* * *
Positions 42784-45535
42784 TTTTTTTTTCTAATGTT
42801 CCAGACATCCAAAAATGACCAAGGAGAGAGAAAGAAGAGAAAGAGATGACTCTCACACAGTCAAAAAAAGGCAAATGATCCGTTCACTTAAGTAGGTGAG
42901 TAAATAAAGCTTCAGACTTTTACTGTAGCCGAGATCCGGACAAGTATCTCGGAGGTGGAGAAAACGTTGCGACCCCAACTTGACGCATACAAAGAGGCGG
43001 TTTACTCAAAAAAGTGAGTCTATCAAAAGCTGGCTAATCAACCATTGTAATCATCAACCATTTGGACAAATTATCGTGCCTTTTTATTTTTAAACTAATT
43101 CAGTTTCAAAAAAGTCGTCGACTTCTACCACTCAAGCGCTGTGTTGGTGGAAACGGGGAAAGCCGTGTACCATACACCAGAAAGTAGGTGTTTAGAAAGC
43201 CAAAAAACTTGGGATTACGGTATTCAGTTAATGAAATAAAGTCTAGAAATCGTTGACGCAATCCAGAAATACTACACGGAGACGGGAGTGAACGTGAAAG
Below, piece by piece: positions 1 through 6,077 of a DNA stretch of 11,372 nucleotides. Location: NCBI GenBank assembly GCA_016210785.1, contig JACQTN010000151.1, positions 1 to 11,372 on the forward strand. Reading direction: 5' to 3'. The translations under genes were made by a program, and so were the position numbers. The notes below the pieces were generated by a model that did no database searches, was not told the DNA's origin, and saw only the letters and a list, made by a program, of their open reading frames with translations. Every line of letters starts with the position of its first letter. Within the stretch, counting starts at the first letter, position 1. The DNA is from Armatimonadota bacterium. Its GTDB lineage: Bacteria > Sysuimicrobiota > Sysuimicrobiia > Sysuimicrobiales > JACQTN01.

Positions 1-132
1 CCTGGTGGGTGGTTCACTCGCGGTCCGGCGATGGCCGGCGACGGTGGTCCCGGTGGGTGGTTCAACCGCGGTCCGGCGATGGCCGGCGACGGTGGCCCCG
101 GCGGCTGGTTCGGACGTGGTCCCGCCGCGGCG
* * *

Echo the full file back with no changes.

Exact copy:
Positions 42784-45535
42784 TTTTTTTTTCTAATGTT
42801 CCAGACATCCAAAAATGACCAAGGAGAGAGAAAGAAGAGAAAGAGATGACTCTCACACAGTCAAAAAAAGGCAAATGATCCGTTCACTTAAGTAGGTGAG
42901 TAAATAAAGCTTCAGACTTTTACTGTAGCCGAGATCCGGACAAGTATCTCGGAGGTGGAGAAAACGTTGCGACCCCAACTTGACGCATACAAAGAGGCGG
43001 TTTACTCAAAAAAGTGAGTCTATCAAAAGCTGGCTAATCAACCATTGTAATCATCAACCATTTGGACAAATTATCGTGCCTTTTTATTTTTAAACTAATT
43101 CAGTTTCAAAAAAGTCGTCGACTTCTACCACTCAAGCGCTGTGTTGGTGGAAACGGGGAAAGCCGTGTACCATACACCAGAAAGTAGGTGTTTAGAAAGC
43201 CAAAAAACTTGGGATTACGGTATTCAGTTAATGAAATAAAGTCTAGAAATCGTTGACGCAATCCAGAAATACTACACGGAGACGGGAGTGAACGTGAAAG
Below, piece by piece: positions 1 through 6,077 of a DNA stretch of 11,372 nucleotides. Location: NCBI GenBank assembly GCA_016210785.1, contig JACQTN010000151.1, positions 1 to 11,372 on the forward strand. Reading direction: 5' to 3'. The translations under genes were made by a program, and so were the position numbers. The notes below the pieces were generated by a model that did no database searches, was not told the DNA's origin, and saw only the letters and a list, made by a program, of their open reading frames with translations. Every line of letters starts with the position of its first letter. Within the stretch, counting starts at the first letter, position 1. The DNA is from Armatimonadota bacterium. Its GTDB lineage: Bacteria > Sysuimicrobiota > Sysuimicrobiia > Sysuimicrobiales > JACQTN01.

Positions 1-132
1 CCTGGTGGGTGGTTCACTCGCGGTCCGGCGATGGCCGGCGACGGTGGTCCCGGTGGGTGGTTCAACCGCGGTCCGGCGATGGCCGGCGACGGTGGCCCCG
101 GCGGCTGGTTCGGACGTGGTCCCGCCGCGGCG